“He tells me, ‘I’ve got this idea for a song. It’s called ‘Love and War’ and I want to write about the veterans. I can only write this song with you.’ Now I get it, but at the time it was like, ‘What?'” Fogerty says. “Then he explained to me that he wanted to talk about the veterans and the neglect, the treatment of veterans in America. That’s something I know a little about. That’s something I’ve certainly thought about for a long time in my life. I had a lot to say because I had a lot of thoughts.”
The two artists wrote the song over a three-day period at Paisley’s home in Tennessee and Fogerty remembers talking about the concept and writing down various phrases or insight he had about veterans. They later picked up guitars and the song soon flowed together. He calls the experience “really special.”
“Love and War” strikes a chord with the lyrics: “They say all is fair in love and war, but that ain’t true, it’s wrong / They ship you out to die for us, forget about you when you don’t.” It’s a song that Fogerty, who spent time in the military himself, hopes receives the approval from our nation’s veterans.
“I paid attention. I didn’t want to be sitting here abusing their suffering,” he notes. “If I was going to do this, I wanted to be honoring them and respecting the veterans with dignity.”
Fogerty spent as much time as Paisley and co-producer Luke Wooten in the studio perfecting the song. As Wooten recalls, Fogerty wanted to be there for the whole process.
“He was just as engaged as we were. For a guy who’s a Rock and Roll Hall of Famer who’s done this for 50-plus years, to still be that into it was very inspiring,” Wooten marvels.
Wooten went to college with Paisley but it wasn’t until years later that they began working together in Nashville. He says Love and War had more man hours than the singer’s last three albums combined, partly because of Paisley’s bucket list collaborations.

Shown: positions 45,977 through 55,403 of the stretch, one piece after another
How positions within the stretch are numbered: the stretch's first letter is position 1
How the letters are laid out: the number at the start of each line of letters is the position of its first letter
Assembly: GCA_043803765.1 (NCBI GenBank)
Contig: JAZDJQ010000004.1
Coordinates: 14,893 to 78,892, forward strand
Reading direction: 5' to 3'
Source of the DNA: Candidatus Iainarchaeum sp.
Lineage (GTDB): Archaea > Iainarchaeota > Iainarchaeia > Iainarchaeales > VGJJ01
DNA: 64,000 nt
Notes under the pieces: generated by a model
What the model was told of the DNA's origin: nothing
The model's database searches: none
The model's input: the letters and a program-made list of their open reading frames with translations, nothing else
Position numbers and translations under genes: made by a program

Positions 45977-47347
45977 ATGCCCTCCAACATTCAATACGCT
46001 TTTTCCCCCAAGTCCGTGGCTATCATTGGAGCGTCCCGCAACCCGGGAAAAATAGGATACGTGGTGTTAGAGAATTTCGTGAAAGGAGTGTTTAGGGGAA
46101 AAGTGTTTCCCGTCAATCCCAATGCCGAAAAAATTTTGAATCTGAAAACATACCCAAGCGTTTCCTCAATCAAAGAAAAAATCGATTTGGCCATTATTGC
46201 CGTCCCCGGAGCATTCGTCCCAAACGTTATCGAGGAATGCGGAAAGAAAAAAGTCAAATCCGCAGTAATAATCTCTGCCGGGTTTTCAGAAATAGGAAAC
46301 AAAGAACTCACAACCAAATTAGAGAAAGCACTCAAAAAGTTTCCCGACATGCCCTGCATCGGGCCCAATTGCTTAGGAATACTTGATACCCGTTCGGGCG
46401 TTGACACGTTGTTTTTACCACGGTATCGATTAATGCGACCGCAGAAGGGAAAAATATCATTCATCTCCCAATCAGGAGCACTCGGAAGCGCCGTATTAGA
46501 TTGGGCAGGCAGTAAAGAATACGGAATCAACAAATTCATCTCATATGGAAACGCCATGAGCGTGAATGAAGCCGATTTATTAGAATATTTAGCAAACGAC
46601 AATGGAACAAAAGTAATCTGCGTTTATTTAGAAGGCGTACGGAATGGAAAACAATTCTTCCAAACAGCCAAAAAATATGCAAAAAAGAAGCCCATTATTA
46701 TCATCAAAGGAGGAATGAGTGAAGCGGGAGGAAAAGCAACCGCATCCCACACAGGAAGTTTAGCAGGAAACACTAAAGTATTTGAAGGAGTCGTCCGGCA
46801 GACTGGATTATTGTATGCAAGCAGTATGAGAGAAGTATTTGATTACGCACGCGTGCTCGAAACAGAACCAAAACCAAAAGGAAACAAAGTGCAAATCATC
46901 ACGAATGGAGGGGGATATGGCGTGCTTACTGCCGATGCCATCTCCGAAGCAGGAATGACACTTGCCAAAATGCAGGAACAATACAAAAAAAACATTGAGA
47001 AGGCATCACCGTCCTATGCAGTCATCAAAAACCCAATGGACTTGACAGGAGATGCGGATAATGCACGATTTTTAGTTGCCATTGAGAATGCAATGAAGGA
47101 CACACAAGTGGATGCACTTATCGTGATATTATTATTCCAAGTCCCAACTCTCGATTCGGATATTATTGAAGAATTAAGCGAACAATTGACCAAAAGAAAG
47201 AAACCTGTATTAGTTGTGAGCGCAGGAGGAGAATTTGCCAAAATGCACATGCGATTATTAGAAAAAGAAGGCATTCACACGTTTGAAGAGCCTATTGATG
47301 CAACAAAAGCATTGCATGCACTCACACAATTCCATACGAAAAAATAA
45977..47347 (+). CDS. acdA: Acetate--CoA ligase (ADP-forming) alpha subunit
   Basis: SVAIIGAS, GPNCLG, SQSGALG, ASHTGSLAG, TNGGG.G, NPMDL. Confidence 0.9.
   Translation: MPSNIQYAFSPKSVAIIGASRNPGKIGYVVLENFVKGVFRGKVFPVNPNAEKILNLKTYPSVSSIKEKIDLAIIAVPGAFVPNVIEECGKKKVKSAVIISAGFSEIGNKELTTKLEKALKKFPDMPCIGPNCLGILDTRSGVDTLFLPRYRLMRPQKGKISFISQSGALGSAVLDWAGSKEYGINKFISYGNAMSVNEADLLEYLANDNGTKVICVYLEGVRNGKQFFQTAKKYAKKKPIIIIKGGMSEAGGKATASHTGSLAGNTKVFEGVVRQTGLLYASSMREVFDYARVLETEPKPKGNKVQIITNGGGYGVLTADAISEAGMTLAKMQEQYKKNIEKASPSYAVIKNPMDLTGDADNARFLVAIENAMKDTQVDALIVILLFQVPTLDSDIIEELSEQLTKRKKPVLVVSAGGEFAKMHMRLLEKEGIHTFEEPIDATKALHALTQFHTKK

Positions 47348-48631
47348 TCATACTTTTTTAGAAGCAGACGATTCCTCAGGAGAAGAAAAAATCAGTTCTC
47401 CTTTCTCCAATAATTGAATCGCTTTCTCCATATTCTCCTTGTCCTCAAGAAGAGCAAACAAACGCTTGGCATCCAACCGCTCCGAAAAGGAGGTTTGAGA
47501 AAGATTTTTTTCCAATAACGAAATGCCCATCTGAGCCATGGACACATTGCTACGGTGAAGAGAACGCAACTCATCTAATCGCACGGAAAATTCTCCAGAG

“After a certain point you realize we’re on the cusp of making a really special album and it put a little added pressure that we’ve got to carry this through and make it the absolute best it can be,” he admits.
Another one of those bucket list collaborations is Country Music Hall of Fame member Bill Anderson, who co-wrote the poignant “Dying to See Her” with Paisley. While the two have worked together in the past, Anderson says he was grateful that the singer called him up with the song idea in mind. A powerful story song about a man who is struggling after the death of his wife, Anderson could relate as it was the tale of his father following his mother’s passing.
“She was his reason for living, she was his rock and his best friend / They’ll be reunited in heaven, ‘cause he’s dying to see her again,” Paisley sings on the song’s chorus.
The song was brought to life in video form and shows a clip of the cemetery where Anderson’s parents are both buried. At the bottom of their grave sits a bench that reads “Anderson.”
“My sister and I had that little bench made that sits right by their grave because Dad would go there and he would stand there for an hour and would cry and tell me how much he missed Mom and how much he loved her,” Anderson says softly. “Finally, we realized he was going to go every day and he needed to sit down so we had this marble bench made with the word Anderson engraved on it and when I saw that on that big screen it was pretty emotional. In my mind’s eye I could see my dad sitting there because I saw him there so many times.”
“Dying to See Her” is a song that Anderson says holds immense meaning to him and will be a big part of his life. While the song itself is sad, he says it also has hope in it.
“It really has a happy ending if you believe that we are going to see our loved ones again someday. A song like that, on its deepest level, really speaks to you in a way that will be lasting,” he adds.
Anderson, meanwhile, raves about his co-writer, calling Paisley a visionary.
“I mean, who would put Mick Jagger, John Fogerty, Timbaland and Bill Anderson all on the same record without it being laughable? And it’s not laughable. It works,” he says. “I was sitting there thinking, he’s knocking down some walls. It might be a year from now every record is made [with] a whole video. He may be pioneering something. I wouldn’t be a bit surprised if he’s not. If anybody’s going to break down walls, it’ll be Brad. He’ll build them back and they’ll be stronger than they were before he broke them down.”
Both Paisley’s manager, Bill Simmons, and Chairman and CEO of Sony Music Nashville, Randy Goodman, echo Anderson’s praises. While Simmons agrees that Paisley has “always had an uncanny knack to be slightly ahead of the curve,” Goodman details his versatility with collaborators.